Sarah Christie: I would call on us all to keep holding the doors open
This speech, in part a response to Brexit, was given at Graduation 2016.
"Good afternoon, and thank you all for being here. I am incredibly honoured to have been asked to speak on behalf of the students here this afternoon. After all the hard work, we are here to celebrate our degrees, mark the end of our time at Central Saint Martins, and look forward to beginning our creative lives.
On or around Friday 24th June, we received our degree results. It was the culmination of everyone's hard work, excitement, frustration... hard times, good times, and so many questions - what am I doing? Why am I doing it? How am I going to do it in time for the assessment?
That particular Friday morning however we were distracted by another result, something bigger and more daunting, confusing and rather unsettling. The EU referendum result threatens our relationship with our fellow Europeans, and turns it into something new and still unknown. This matters to students at Central Saint Martins, because we collaborate, exchange, and contribute to scholarship, across national borders.
At Central Saint Martins we have been part of an international and outward-facing community. Even on my course, BA Ceramic Design, one of the smallest at the university, we don't need to look far to find a friend with a personal and direct connection to the big world events happening now, whether it's the situations in Turkey or Ukraine, or even Portugal winning the football at Euro 2016.
To me, the experience of being at Central Saint Martins has been all about investigating new ideas with other people. About changing your mind. Changing other people's minds. Being surprised and challenged by other people's perspectives, and being compelled to find out more. Letting in other people's visual cultures. Learning other people's languages. Finding out who has the best tools. South Korea, as it happens! And it has been about trying things out with no idea if they will work, or what the outcome will be, but knowing that the risk and the journey will somehow be worth it.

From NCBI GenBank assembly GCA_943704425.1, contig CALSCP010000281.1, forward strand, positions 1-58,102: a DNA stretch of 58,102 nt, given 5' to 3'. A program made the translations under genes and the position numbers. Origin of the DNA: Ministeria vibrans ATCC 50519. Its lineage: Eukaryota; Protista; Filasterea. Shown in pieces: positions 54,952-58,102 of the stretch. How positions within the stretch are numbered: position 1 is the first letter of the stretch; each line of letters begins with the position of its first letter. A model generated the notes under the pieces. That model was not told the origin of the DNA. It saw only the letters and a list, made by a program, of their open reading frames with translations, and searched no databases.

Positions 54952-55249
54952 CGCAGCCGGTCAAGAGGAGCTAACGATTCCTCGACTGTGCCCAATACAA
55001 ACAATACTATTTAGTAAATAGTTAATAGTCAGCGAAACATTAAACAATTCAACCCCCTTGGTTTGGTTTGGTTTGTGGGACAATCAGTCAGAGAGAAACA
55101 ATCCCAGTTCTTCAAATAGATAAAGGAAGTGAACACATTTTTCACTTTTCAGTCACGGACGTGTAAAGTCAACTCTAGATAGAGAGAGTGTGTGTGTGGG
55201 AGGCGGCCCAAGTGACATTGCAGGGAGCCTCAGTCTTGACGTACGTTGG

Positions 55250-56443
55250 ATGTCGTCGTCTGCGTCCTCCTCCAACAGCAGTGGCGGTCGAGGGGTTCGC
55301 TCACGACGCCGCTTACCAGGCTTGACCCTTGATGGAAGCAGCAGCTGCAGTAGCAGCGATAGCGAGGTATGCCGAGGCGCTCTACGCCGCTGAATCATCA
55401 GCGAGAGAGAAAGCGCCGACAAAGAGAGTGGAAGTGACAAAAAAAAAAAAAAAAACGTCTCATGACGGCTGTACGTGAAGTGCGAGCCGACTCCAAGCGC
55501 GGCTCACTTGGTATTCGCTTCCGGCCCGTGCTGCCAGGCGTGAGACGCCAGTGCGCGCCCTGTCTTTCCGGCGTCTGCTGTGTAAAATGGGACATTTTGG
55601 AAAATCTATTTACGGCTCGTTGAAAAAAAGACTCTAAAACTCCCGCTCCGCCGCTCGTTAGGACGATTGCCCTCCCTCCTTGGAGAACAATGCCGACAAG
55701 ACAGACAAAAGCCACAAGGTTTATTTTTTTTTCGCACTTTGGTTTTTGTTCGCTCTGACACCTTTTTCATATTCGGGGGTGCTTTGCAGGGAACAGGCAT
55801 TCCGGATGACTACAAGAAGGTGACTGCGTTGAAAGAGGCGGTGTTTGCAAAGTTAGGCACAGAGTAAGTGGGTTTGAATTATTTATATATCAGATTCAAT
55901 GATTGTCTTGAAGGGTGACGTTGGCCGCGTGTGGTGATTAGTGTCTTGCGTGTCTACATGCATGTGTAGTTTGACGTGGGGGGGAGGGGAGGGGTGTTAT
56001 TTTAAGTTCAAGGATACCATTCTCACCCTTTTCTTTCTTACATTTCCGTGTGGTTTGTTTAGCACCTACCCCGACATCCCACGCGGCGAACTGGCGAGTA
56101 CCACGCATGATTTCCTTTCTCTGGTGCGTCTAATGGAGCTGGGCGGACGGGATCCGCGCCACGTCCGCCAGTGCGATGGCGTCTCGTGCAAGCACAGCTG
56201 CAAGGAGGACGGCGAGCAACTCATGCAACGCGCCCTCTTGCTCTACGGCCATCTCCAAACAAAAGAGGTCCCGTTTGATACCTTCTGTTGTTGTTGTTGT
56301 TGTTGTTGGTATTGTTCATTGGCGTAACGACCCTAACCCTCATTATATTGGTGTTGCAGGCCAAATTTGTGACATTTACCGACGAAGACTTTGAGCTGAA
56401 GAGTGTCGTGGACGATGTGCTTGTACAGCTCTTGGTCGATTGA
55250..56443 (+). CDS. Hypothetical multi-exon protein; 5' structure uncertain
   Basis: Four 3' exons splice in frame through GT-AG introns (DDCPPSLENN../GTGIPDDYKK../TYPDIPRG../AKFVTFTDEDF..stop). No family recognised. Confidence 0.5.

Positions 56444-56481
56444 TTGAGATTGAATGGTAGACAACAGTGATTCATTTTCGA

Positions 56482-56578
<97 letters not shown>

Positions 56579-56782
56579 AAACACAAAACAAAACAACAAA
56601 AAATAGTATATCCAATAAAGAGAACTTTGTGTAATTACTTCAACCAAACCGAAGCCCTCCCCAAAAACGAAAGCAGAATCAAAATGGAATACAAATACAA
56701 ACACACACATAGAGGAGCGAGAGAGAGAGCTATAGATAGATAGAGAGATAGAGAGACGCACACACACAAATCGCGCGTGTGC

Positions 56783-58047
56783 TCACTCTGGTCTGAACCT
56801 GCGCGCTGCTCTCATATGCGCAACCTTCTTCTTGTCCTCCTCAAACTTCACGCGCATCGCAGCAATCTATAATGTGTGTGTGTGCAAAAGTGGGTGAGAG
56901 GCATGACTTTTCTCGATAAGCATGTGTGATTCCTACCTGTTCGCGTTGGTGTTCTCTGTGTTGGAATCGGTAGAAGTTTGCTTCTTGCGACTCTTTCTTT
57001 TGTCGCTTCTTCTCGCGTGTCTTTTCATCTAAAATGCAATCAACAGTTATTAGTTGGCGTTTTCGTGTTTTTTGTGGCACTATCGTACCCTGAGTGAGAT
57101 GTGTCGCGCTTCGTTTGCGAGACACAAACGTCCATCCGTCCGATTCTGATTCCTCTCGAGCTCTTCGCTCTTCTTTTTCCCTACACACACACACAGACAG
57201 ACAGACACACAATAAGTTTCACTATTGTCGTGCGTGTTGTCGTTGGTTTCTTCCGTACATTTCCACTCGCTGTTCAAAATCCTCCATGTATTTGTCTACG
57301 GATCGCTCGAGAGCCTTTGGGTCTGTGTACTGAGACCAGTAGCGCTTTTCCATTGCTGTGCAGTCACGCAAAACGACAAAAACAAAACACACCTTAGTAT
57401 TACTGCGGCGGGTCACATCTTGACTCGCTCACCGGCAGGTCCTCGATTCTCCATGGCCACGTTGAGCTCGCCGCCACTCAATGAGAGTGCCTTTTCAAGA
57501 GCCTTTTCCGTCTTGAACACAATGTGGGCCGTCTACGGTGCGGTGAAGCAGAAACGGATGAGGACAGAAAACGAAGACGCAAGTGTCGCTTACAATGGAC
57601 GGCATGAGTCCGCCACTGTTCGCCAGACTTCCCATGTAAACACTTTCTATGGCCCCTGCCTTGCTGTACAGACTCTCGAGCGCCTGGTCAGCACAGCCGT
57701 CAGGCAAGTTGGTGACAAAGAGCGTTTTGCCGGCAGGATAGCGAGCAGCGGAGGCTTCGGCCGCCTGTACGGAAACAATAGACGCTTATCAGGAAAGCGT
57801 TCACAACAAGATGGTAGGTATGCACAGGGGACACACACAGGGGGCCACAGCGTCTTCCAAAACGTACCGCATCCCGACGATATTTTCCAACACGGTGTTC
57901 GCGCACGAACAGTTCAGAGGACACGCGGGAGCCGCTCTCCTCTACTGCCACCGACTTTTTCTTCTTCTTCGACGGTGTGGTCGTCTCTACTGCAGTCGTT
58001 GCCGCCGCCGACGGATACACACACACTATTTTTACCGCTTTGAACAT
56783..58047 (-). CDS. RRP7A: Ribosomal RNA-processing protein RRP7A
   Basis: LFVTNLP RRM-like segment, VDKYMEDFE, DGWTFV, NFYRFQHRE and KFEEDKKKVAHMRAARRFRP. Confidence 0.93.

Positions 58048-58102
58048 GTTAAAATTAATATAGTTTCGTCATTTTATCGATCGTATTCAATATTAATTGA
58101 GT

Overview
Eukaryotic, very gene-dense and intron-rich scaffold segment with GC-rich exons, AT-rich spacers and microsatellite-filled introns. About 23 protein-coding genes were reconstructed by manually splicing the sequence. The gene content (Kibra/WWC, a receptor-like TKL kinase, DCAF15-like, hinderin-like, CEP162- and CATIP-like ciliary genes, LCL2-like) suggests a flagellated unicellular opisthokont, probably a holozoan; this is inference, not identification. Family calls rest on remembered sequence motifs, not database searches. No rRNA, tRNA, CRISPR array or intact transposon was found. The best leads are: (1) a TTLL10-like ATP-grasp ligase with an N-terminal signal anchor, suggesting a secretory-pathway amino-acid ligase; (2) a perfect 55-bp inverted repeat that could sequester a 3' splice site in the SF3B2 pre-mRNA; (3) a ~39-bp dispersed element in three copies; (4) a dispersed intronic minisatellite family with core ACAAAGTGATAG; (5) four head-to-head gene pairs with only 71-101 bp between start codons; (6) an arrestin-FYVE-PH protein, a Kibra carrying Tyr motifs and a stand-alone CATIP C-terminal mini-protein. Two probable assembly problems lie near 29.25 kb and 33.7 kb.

Some of us developed our final projects about what we discovered about other countries; others explored their own heritage. In doing so, they also educated the rest of us about, for example, Gabija, the Lithuanian Fire Goddess, and the Namibian desert's weather pattern and what design could do with it. As the great Bard from Barking Billy Bragg famously sang in "The Few": 'what do they know of England, who only England know'?
We have all started out as fellow students, and become friends. In the future we will work together, start businesses together, employ one another, pass on job opportunities, and recommendations, bounce ideas around, agree, disagree...
The world that we're graduating into may feel uncertain, colder and less welcoming. Those of us who wish to continue look outwards may be daunted by the prospect of opportunities curtailed. So, let's hold one another close as we navigate the stormy waters, listen to and support each other, and above all, keep going.
It might seem a bit like the UK has shut the door in the world's face. But I would call on us all to keep holding the doors open. Because one of the many wonderful things that an art and design education has taught us, is that however safe and comfortable it may feel at the time, you don't do anything very interesting if you operate as an island. Our jobs as designers and artists are to make sense of the world and find ways of making it better for the benefit of others. There's plenty to do.
On behalf of all of the students here today, thank you to the tutors, technicians, and support staff who have made Central Saint Martins a home, whilst enabling us to become who we are today. Thank you to family near and far, and friends who have supported us on our journeys so far. Congratulations, and good luck, friends, future collaborators and colleagues."